Home prices are recovering at a steady pace. According to a recent Corelogic report, national home price rose 6.3% year over year, and by 0.5 percent month over month in November 2015, but is still below its peak back in April 2006. Corelogic's staffer Molly Boesel takes a look at the historical home price data and breaks them down by four price segments. Among them, Boesel notes, the low-price tier has seen the fastest increase vs. other segments. She writes,
"The low-price tier has shown the most growth in recent months, increasing 8.2 percent year over year in November 2015 and 8.4 percent in 2015 alone. This price tier also recovered 48.8 percent from its lowest point in March 2009 and is the only price tier to pass its pre-housing-crisis peak. Although the low-to-middle tier has recovered 43.3 percent from its lowest point in March 2011, and has grown by 7.2 percent year over year, it is still the farthest from its peak of all the price tiers, down 8.9 percent. The middle-to-moderate price tier increased 5.6 percent year over year in November 2015, but remains 8.2 percent below its peak. The high-price tier, which fell the least during the housing crisis, increased 5.4 percent year over year in November 2015 and remains 5.5 percent below its peak."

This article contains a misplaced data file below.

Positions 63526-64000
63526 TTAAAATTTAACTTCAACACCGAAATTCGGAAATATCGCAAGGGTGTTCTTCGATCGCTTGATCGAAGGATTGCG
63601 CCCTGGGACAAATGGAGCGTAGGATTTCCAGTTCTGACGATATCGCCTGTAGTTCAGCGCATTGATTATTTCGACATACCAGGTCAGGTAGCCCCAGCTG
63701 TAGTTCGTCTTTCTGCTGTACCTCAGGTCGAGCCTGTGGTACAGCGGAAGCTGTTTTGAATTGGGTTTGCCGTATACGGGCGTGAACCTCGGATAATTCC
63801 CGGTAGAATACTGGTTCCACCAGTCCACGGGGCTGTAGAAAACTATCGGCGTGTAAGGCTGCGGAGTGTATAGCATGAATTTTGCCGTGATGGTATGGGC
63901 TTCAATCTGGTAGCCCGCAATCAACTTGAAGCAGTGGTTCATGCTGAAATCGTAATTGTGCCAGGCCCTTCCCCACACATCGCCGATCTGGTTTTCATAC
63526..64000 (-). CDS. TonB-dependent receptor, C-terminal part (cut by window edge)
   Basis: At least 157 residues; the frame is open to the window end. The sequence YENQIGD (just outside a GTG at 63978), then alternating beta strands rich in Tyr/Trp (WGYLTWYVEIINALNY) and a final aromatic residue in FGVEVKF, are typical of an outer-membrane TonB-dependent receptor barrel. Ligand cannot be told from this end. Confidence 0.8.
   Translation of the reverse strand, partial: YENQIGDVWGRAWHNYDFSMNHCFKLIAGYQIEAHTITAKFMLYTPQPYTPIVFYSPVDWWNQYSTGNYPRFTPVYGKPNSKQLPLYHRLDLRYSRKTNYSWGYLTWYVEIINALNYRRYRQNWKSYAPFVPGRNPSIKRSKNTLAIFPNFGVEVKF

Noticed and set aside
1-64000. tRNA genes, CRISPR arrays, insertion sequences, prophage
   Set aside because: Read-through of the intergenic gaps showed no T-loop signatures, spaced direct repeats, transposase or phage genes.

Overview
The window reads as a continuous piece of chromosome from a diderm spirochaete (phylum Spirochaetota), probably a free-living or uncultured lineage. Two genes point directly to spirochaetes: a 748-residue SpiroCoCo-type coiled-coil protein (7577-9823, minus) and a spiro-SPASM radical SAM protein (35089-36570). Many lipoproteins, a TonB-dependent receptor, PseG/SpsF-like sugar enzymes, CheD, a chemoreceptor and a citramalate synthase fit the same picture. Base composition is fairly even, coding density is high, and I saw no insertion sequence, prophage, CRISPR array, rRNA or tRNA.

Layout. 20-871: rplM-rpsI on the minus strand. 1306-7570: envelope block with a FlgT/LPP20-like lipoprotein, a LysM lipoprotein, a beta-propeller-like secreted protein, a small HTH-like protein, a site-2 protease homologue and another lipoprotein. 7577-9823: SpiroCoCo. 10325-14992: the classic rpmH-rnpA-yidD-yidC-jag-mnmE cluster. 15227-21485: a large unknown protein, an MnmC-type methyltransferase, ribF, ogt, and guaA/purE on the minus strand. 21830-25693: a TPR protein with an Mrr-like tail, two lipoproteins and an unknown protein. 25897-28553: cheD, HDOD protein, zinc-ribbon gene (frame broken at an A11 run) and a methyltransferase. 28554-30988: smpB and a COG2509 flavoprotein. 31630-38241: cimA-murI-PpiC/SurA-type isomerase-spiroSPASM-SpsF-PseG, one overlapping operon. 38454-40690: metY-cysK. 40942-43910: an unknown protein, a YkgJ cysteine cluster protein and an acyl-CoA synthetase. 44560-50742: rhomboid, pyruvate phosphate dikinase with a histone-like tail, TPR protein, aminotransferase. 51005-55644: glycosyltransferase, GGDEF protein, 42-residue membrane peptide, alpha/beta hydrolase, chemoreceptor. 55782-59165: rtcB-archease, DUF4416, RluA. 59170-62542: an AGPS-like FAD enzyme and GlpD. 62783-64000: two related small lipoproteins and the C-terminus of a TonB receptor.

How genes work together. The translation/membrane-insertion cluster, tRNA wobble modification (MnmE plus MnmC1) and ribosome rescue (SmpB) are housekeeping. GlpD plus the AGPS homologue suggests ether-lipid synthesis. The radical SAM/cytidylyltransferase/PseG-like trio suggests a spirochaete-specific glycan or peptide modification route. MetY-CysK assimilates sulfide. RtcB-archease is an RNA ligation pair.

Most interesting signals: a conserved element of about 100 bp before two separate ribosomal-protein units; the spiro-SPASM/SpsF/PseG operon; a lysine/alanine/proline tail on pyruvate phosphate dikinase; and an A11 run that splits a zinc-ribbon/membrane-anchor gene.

The four price segments are defined as follows: homes priced at 75 percent or less of the median (low price), homes priced between 75 and 100 percent of the median (low-to-middle price), homes priced between 100 and 125 percent of the median (middle-to-moderate price) and homes priced greater than 125 percent of the median (high price).